Día de los Muertos Menú at Oyamel Restaurant

Raised in California, lived in Mexico City in 1999-2000, and then on the U.S. Mexico border in Texas turned my palate into a discriminating connoisseur of authentic Mexican food. However, I am not the only person in Washington, D.C. to look down my nose primed by snobby taste buds at this town's Mexican fare. The notable exception is Oyamel Restaurant.

Hmmmm, I remember exclaiming the first time I dined at this eatery in celebrity chef José Andrés' culinary constellation. No doubt the spices and combinations I tasted in Mexico swirled in my mouth. But that's the point. Once, experiencing the sophistication of Mexican cuisine required a trip south of the border--nowhere within the city limits of the nation's capital.

Oyamel is among the first to change this. Indeed, this restaurant shines during the annual Day of the Dead Festival which runs through November 2. The fabled Día de los muertos tradition dates back to pre-Columbian times and today draws hundreds of thousands who descend upon cemeteries throughout Mexico, including the famous city of Pátzcuaro in the state of Michoacán where I first observed this tradition. Mixing indigenous and Catholic traditions and celebrated November 2nd, it's an opportunity for people to pay homage to their dearly departed. Alters are decorated with symbols that evoke a loved one's memory, personality trait, or habit, not just in Mexico but wherever Mexicans have immigrated.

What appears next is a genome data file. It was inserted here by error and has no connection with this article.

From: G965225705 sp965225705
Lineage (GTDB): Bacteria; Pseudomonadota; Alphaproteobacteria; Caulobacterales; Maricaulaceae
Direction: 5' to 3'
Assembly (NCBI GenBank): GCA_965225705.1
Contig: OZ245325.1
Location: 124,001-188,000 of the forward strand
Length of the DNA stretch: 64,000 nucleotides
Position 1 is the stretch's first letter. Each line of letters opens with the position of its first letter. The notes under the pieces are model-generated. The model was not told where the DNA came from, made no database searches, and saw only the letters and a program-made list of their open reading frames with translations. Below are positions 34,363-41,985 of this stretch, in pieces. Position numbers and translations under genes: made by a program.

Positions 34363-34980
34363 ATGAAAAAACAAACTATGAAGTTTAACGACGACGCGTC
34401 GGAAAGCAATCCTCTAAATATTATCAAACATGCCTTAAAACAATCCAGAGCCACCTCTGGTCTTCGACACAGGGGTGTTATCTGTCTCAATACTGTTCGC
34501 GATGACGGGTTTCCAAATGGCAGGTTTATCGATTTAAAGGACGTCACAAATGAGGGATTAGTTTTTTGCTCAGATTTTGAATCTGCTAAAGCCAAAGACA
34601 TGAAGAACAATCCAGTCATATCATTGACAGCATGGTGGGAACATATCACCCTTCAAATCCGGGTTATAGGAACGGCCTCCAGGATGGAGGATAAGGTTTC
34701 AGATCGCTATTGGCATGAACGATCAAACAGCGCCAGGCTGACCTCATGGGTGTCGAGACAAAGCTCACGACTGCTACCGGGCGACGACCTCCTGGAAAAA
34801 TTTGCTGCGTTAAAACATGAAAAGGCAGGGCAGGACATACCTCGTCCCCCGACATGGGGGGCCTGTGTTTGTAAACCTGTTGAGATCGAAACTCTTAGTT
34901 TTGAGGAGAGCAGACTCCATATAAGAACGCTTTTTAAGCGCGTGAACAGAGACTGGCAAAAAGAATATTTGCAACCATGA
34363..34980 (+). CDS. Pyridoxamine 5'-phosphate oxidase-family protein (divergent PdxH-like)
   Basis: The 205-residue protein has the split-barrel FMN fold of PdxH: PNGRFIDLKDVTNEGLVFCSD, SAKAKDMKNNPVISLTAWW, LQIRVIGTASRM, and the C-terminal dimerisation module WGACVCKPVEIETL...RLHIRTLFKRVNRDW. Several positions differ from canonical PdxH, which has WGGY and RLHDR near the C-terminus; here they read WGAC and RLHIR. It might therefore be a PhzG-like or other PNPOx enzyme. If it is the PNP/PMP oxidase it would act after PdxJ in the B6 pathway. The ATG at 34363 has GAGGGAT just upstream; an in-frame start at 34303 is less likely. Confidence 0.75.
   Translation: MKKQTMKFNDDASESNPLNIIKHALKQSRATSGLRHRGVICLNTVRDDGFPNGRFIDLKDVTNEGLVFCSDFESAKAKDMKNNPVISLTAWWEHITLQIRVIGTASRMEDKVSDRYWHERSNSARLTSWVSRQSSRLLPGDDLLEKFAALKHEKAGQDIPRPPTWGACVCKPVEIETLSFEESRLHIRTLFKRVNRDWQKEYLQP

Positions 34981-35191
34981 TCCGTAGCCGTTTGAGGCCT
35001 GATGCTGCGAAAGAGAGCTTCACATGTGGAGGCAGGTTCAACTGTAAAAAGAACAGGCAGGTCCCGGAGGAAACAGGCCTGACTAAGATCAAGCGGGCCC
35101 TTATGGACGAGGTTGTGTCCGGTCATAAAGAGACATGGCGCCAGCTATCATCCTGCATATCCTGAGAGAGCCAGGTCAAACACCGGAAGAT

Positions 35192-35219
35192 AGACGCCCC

Oyamel is organizing this year's Día de los muertos festival around the legendary lucha libre wrestler Rodolfo Guzmán Huerta, aka El Santo. Chatting to the chef, I learned of the exhaustive research that went into tracking down Guzmán's family members. What were his favorite dishes? Finding the answers to these questions gave birth to an inspired menu that includes Huatape de hongos or sautéed mushrooms served over herbed masa and Puerco en chile morita or roasted local baby pig in a chile salsa. Other so-called delicacies include ancas de rana or frog legs in a sweet and savory mole sauce.

Hold the metaphorical phones!

Not for your humble Girl Who Can Eat.

She only consumes mainstream animal parts.

But I digress.

Enjoy these pics of some of Oyamel's Día de los Muertos Festival limited engagement dishes and drinks. I snapped the photos with my iPhone 5s (no 6 or 6 Plus for me as I just got mine after my flip phone went up in smoke at the end of June) and run through my fave app--Instagram!

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xo ~ Viviana

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